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Press Release

Law Enforcement Executives Attend Civil Rights Seminar in Worcester

For Immediate Release
U.S. Attorney's Office, District of Massachusetts

BOSTON – The United States Attorney’s Office, Justice Department’s Community Relations Service, Federal Bureau of Investigation and the City of Worcester sponsored a civil rights seminar today for law enforcement executives.  District Attorney Joseph Early Jr. and nearly 100 other law enforcement executives from federal, state and local agencies attended the seminar which was hosted by the College of the Holy Cross in Worcester.

United States Attorney Carmen M. Ortiz said, "Effective police practices and training programs are important tools to prevent officer misconduct and to improve the community’s confidence with law enforcement.  Today's training was an important opportunity to reeducate executives, learn from the mistakes of others and in some cases reaffirm areas where police departments are doing it right."

During the seminar, staff from the U.S. Attorney’s Office and the Federal Bureau of Investigation’s Public Corruption and Civil Rights Division in Washington, D.C. provided participants with information about how police departments can implement or enhance procedures that may reduce officer misconduct.  Participants also learned how the Department of Justice has assisted law enforcement and communities with improving relationships as a result of police pattern or practice investigations.  The East Haven Police Department in Connecticut provided insight about its November 2012 consent decree with the Department, and the Community Relations Service provided presentations about fundamental human bias and conflict de-escalation.

“I want to thank U.S. Attorney Ortiz and the Department of Justice for coming to Worcester today.  We need to be proactive on the issues of misconduct, fundamental human bias, and conflict de-escalation.  Seminars like this are a great chance for our local public safety officers to discuss best practices with their counterparts from across the state,” said Worcester Mayor Joseph M. Petty.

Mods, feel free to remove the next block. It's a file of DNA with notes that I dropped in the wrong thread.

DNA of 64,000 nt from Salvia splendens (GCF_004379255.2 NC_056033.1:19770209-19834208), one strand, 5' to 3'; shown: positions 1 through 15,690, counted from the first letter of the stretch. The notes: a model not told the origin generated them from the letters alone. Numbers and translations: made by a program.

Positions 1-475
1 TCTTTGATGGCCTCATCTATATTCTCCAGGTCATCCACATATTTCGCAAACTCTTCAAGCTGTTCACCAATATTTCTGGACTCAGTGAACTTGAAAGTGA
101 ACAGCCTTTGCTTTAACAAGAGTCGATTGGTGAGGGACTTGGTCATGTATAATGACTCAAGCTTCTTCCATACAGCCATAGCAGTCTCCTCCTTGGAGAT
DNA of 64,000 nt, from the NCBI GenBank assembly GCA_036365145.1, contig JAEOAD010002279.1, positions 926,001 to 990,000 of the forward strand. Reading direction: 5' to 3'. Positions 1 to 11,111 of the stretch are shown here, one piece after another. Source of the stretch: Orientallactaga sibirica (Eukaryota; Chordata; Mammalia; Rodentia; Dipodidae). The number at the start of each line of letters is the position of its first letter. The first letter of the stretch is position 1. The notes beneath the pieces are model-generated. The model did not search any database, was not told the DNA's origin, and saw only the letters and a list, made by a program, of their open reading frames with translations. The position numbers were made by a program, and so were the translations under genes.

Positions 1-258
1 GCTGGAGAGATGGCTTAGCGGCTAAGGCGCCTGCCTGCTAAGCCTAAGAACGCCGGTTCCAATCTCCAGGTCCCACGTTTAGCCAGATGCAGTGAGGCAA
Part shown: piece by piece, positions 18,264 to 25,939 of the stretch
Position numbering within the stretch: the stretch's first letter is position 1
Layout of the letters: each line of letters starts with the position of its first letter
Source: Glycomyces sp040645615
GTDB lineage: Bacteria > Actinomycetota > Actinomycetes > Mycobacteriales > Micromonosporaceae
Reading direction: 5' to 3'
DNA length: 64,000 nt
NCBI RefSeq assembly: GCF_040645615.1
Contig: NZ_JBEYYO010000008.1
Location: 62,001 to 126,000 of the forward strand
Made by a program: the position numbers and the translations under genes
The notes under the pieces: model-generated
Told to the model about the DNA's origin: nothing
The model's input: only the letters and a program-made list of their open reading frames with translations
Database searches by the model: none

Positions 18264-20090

Worcester City Manager Edward Augustus said, “Quality, community policing is imperative for the health and vitality of a city and the well-being and peace of mind of its residents. I am thankful to all the police officials who demonstrated their commitment to those ideals by attending this seminar, and to the office of U.S. Attorney Carmen Ortiz, the FBI and DOJ’s Community Relations Service for sponsoring and to the College of the Holy Cross for hosting this important, timely event.”
“The FBI's Civil Rights Program is committed to restoring trust in law enforcement and to educating our partners about lessons learned from those who have abused their power and abandoned their responsibilities,” said Vincent B. Lisi, Special Agent in Charge of the FBI’s Boston Field Division.

“The city of Worcester’s leadership should be commended for hosting a seminar on civil rights for law enforcement,” said Francis Amoroso, Regional Director of the Community Relations Service in New England.

 “I was proud to be a part of such a timely and important seminar,” District Attorney Early said. “Raising awareness of civil rights among our law enforcement partners was an admirable undertaking.  I was glad to be a part of it.”

If you would like information about how to sponsor a civil rights seminar in the District of Massachusetts, please contact the U.S. Attorney’s Office at 617-748-3100 and ask to speak to the Law Enforcement Coordinator.

Updated June 4, 2015